A few dozen grams (a couple of ounces) of hops will be added to most recipes. Again, there are as many types and brands as there are sites devoted to brewmaking. Check some sites and experiment. Goldings and Fuggle are two popular brands. Don’t get sucked into the ‘whole is better than pellets’ debate at this stage. Either will do.
Two packets of dried brewers yeast. There may well be more types and brands of yeast than there are malt or hops. There are also liquid preparations, but wetting the yeast is part of the fun. Make sure not to pick up wine or bread yeast by mistake.
Step 1. Boil 18 litres (4.5 gallons) of water.
Step 2. Turn off the heat and mix in 2.4kg (5.25 lbs) of malt extract, until the powder is fully dissolved.
Step 3. Return the mixture to a boil and monitor to watch for boil-over. Lower the heat as needed. Boil for 15 minutes, then add 42 grams (1.5 ounces) of hops.
Step 4. Boil for another hour, then cool. Check to ensure the temperature is around 21∫C-24∫C (70-75∫F). While waiting for the liquid to cool, wet the dried yeast with warm, sterile water.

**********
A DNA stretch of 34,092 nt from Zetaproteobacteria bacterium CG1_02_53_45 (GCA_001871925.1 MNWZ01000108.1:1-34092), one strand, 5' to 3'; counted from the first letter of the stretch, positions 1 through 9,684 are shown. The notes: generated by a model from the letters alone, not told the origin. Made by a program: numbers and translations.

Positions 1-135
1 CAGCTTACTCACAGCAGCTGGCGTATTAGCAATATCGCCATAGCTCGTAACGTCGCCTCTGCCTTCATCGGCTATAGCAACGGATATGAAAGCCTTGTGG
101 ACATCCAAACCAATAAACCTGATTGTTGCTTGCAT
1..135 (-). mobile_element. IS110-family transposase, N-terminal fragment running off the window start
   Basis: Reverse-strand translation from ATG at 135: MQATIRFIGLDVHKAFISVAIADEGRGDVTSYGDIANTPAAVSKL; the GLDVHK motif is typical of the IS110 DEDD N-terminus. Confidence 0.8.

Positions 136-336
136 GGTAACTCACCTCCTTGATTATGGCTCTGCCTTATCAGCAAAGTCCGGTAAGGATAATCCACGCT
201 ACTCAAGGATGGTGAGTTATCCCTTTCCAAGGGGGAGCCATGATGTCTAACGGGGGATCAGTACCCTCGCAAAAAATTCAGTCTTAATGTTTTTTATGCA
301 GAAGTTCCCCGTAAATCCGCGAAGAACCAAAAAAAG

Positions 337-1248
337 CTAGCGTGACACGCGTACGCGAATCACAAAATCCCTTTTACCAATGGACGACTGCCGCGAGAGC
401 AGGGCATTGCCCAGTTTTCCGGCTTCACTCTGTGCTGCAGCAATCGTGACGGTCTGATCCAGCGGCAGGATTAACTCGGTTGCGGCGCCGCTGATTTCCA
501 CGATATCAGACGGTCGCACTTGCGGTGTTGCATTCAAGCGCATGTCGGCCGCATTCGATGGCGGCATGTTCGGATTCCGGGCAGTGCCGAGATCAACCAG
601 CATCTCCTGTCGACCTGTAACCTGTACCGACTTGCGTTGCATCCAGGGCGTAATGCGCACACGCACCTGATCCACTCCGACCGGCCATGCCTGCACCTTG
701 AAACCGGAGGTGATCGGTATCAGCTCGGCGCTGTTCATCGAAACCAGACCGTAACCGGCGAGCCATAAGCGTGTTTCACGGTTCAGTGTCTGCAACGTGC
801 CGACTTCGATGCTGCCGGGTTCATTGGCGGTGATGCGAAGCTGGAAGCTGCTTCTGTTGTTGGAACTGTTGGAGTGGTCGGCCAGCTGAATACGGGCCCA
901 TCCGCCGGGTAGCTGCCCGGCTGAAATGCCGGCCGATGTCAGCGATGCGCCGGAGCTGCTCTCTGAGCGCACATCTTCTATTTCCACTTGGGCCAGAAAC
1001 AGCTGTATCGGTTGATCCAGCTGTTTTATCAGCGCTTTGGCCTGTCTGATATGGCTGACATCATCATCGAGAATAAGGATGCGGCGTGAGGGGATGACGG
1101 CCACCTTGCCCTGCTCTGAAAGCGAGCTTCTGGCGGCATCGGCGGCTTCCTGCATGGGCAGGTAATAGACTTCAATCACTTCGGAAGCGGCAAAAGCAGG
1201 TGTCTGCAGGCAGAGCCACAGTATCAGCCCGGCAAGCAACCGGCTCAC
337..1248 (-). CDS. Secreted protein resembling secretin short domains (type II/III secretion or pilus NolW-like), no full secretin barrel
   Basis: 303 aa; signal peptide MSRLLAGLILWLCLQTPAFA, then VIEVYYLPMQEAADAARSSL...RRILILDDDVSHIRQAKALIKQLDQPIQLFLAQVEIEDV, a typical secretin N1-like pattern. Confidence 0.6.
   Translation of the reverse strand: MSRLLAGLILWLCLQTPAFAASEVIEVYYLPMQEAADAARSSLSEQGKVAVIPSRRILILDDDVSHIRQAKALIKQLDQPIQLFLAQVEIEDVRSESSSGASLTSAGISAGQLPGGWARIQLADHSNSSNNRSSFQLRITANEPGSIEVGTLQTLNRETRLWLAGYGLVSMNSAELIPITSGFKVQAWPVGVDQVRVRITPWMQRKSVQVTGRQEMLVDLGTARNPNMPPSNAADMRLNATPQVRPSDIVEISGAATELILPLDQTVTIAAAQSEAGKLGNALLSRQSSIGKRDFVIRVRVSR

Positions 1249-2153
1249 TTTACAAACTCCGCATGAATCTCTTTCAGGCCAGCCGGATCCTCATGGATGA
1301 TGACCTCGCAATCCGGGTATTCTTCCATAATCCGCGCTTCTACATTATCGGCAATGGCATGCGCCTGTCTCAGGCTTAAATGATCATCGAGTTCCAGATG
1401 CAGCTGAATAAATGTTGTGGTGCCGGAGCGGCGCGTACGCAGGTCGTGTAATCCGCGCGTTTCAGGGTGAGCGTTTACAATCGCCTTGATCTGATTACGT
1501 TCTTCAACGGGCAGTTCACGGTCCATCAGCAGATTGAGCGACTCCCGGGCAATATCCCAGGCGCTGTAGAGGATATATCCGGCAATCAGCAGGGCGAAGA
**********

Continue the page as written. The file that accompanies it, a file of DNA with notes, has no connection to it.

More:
Step 5. Stir the cooled wort clockwise and allow the hops to settle in the center, then siphon off the wort into the fermenter.
Step 6. Add wet yeast and stir vigorously. Extract a few milliliters (a couple of ounces) for measuring the specific gravity using the hydrometer. The number desired will vary around slightly over 1. Check the package. Then seal.
Now for the most important steps: fermentation!
Step 7. Between a few hours to a day, bubbles should appear in the airlock. If there’s no sound and no sight of bubbles within a couple of days, your yeast is probably dead, but there are dozens of other possible causes. If you still don’t see any activity, wait a few days, then start over.
Step 8. Allow the wort to ferment for 5-7 days. The time will vary with recipe, with environment, yeast and several other variables. You’ll need to experiment. Don’t be too disappointed if you don’t get it perfect the first time.
Step 9. Siphon into the secondary fermenter, stored in an area several degrees cooler. 10∫C/50∫F is a good starting point. Cooler for lagers, warmer for ales. Allow to sit for another seven days.
Step 10. After fermentation, some recipes call for 120-175 ml (1/2 – 3/4 cup) cane sugar or corn sugar, though many consider this optional or even undesirable. Experiment to taste. Pour into bottling container then siphon off the top. Fill each bottle, leaving ample space near the top. Store 2-3 weeks at room temperature, then chill.
Now for the best part. Decant, serve and enjoy!